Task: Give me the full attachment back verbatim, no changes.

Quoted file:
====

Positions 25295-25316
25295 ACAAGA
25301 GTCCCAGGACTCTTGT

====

Positions 25295-25316
25295 ACAAGA
25301 GTCCCAGGACTCTTGT